Cynthia Pilcher and Kay Lynn Tettleton, Louisiana State University AgCenter
                        Chance McDavid, Mississippi State University Extension
                        Residents and community leaders of the rural Delta region of Mississippi and Louisiana are looking to diversify the
                        region‘s traditionally agricultural-based economy. Extension professionals collaborated with tourism agencies and
                        organizations to provide a multi-state conference in August, 2006, designed to educate residents, community leaders,
                        and entrepreneurs about rural tourism along the Mississippi River as an economic development initiative. This
                        presentation will discuss the organization and results of the summit .
                                                                    21
                            WEDNESDAY, September 13, 2006
8:30-10:00 AM           Culinary Agritourism in Sustainable Rural Development
Concurren t Session 3   Dana Shapiro and Steven Wolf, Cornell University
Vermont Room            Since the 1990s, government agencies in Europe have encouraged farm diversification strategies such as agritourism
                        as a way to sustain declining rural areas confronting pressures of globalization. Culinary agritourism, in particular,
                        has received considerable attention for its ability to promote economic development while encouraging low -impact
                        agriculture that responds to the tourist‘s search for ‗traditional‘ rural products. This presentation discusses how
Business                synergistic social arrangements affect the capacity of rural enterprises to generate both public and private goods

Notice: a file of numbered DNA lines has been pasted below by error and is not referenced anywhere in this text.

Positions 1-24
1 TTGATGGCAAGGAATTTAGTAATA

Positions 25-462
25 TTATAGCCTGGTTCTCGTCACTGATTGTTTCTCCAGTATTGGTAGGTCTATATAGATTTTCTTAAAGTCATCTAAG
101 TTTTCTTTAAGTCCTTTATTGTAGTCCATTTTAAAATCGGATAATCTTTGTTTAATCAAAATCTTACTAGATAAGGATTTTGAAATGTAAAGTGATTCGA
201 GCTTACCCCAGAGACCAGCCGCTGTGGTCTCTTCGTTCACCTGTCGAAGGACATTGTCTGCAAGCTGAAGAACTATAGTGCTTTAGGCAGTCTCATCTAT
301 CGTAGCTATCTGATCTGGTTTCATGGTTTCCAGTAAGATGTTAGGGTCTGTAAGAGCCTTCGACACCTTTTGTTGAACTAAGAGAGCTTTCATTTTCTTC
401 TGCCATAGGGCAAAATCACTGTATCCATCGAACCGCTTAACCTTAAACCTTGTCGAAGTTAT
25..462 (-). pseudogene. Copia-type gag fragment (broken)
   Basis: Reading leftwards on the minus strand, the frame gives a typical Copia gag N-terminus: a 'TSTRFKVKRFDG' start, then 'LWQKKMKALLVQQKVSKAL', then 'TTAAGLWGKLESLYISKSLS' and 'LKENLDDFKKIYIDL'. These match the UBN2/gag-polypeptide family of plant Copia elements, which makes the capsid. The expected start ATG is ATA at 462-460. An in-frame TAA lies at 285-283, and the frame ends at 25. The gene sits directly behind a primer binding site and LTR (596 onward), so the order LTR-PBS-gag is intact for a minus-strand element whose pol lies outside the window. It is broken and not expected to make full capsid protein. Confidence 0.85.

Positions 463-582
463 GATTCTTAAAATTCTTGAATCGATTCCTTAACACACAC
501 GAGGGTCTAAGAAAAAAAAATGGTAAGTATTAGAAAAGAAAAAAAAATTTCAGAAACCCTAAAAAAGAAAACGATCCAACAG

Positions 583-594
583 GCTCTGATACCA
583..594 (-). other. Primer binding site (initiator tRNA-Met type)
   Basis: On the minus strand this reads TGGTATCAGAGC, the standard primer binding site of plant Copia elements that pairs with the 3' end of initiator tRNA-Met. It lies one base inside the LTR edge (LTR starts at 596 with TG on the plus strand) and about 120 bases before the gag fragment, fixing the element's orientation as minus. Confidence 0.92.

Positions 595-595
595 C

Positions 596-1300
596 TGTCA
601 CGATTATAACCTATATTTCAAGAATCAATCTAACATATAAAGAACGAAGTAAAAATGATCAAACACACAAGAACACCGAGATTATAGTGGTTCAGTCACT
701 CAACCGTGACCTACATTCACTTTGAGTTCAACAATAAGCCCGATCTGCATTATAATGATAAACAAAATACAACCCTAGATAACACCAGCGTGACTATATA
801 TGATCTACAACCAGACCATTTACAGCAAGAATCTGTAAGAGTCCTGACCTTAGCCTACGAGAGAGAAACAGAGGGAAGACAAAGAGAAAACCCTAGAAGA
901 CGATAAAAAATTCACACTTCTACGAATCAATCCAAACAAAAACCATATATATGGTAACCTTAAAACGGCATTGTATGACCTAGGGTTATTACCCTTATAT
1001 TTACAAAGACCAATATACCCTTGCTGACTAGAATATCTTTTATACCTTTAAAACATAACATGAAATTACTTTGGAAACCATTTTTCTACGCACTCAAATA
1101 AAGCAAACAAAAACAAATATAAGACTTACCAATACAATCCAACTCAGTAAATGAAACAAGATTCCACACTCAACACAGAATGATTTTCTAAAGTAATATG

Diversification and     through comparative analysis within and across a set of culinary agritourism ventures in the Finger Lakes region of
                        New York State and the European Union.
Marketing
                        Diversifying Christmas Tree Farms into Four-season Operations in Western North Carolina
Moderator:              Meghan Baker, North Caroline Extension Service
                        In 2004, nearly 76,500 trees were sold through Choose and Cut operations in Western North Carolina. Diversifying
                        farm products and service is critical as more trees are planted and new farms enter the Choose and Cu t business. The
                        vast majority of growers recognize agritourism as the future of profitable tree farming in the region. Year -round farm
                        tours, alternative crops, and key collaborations with area businesses are helping to sustain this popular agricultural
                        attraction.

                        Economic and Social Impacts of Tourism and Recreation: Evidence from Arizona
                        Tauhidur Rahman and George Frisvold, University of Arizona
                        This paper presents new evidence on the impacts of tourism and recreation on economic and social conditions of
                        Arizona communities. This research builds upon past studies, providing additional evidence underlining the
                        importance of tourism and recreation in improving the well-being of Arizona communities. Interrelationships between
                        tourism/recreation and population growth, commute times, poverty, educational attainment, health crime rates, and
                        other QOL measures are examined.

                        Downtown Econom ic Development and the Tourism Market
                        Bill Ryan, University of Wisconsin Extension, Center for Community and Economic Dev.
                        Over the last several decades, many small cities across our country have experienced economic leakage from downtown
                        to outlying edge locations. As downtowns typically lack the market research support available to large retailers and
                        shopping center developers, this project has worked to ―level the playing field‖ by providing communities with state -
                        of-the-art techniques to examine economic opportunities. A comprehensive online market analysis toolbox was created
                        to help communities better understand their markets, including tourists and visitors. Recommendations for
                        improving the economic vitality of a downtown will be discussed.

8:30-10:00 AM           Measuring T ourism and Recreation Impacts Through Participatory Modeling
Concurren t Session 4   Stephanie Morse, Lisa Chase, and Roelof Boumans, University of Ver mon t